A recent report undertaken by the Parliamentary and Health Service Ombudsman, has highlighted the growing concerns of NHS admissions, discharge and transfer arrangements procedures.
It has been reported that in 2014/15 there were 6286 complaints about admissions, discharge and transfer arrangements, this is a 6.3% increase on the figures recorded in 2013/14. 221 of these complaints were related to the discharge of patients.
It has been recognised that many patients are being discharged before they are clinically ready, resulting in, readmission to hospital or even potentially avoidable deaths. Failure to follow discharge procedures poses a threat to patient safety and may be a breach of the NHS’ duty of care.
Clinicians are failing to properly assess patients’ needs prior to being discharged from hospital. Clinicians are failing to consider whether elderly patients and, in particular, sufferers of dementia, have the capacity to make the decision that they are well enough to go home. A failure to assess the capacity of such patients places them at risk.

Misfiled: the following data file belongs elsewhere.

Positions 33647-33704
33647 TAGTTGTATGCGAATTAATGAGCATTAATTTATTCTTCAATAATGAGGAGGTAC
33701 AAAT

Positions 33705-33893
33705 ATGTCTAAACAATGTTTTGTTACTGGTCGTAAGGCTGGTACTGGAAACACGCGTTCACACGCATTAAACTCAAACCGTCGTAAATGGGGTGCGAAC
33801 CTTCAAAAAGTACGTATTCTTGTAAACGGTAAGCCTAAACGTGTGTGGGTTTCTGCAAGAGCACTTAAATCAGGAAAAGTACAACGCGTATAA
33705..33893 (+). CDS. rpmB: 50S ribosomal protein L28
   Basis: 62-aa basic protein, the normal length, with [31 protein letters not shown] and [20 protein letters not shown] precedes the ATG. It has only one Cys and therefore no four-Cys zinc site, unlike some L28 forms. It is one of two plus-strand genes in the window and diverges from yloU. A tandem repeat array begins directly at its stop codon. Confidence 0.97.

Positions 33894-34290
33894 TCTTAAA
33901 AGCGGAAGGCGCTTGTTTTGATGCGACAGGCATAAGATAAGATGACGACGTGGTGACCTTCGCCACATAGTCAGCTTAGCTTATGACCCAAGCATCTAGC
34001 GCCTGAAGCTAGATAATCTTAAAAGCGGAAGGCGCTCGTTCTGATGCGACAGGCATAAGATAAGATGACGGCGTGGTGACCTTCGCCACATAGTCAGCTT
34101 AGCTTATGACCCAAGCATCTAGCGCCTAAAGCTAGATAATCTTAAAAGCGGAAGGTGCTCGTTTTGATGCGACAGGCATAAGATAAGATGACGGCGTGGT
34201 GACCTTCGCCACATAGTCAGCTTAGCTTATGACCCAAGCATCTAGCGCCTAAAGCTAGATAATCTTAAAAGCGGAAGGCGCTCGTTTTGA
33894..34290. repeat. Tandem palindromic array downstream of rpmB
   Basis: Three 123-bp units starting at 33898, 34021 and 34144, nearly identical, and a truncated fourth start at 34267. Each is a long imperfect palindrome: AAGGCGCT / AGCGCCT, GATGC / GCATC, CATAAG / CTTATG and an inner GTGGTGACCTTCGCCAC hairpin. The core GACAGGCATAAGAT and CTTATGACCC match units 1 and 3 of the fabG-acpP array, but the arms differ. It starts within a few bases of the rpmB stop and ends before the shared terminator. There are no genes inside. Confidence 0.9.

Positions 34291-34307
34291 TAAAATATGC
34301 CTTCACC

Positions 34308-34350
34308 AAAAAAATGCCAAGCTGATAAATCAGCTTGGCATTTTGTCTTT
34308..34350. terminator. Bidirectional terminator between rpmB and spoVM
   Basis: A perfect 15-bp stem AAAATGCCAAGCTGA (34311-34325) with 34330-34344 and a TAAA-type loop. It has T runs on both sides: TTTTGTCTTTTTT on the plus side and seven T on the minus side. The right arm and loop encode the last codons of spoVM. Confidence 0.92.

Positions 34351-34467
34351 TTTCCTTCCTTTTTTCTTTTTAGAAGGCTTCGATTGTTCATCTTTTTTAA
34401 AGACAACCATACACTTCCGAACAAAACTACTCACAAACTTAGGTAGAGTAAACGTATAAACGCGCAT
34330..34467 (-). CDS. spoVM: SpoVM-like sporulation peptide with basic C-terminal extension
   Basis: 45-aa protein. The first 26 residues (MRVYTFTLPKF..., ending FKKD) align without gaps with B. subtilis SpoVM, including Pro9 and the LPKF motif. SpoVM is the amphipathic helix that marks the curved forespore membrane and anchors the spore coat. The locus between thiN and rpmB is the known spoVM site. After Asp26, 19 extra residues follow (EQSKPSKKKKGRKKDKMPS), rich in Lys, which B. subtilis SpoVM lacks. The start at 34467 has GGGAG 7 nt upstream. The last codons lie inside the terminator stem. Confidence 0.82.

A lack of communication between clinicians and patients’ relatives about the decision to discharge has been seen to cause families unnecessary pain and grief, particularly when an elderly relative has been discharged from hospital and has returned home without the appropriate support.
The Parliamentary and Health Service Ombudsman, June Mellor, said “Health and Social care leaders must work harder to ensure why ten years of guidance to prevent unsafe discharge is not being followed causing misery and distress for patients, families and carers.”
The Department of Health has a programme envisaging healthcare and social care working jointly to improve discharge planning. However the ombudsman and Health Watch England are sceptical about the programme with the latter stating fundamental changes are required.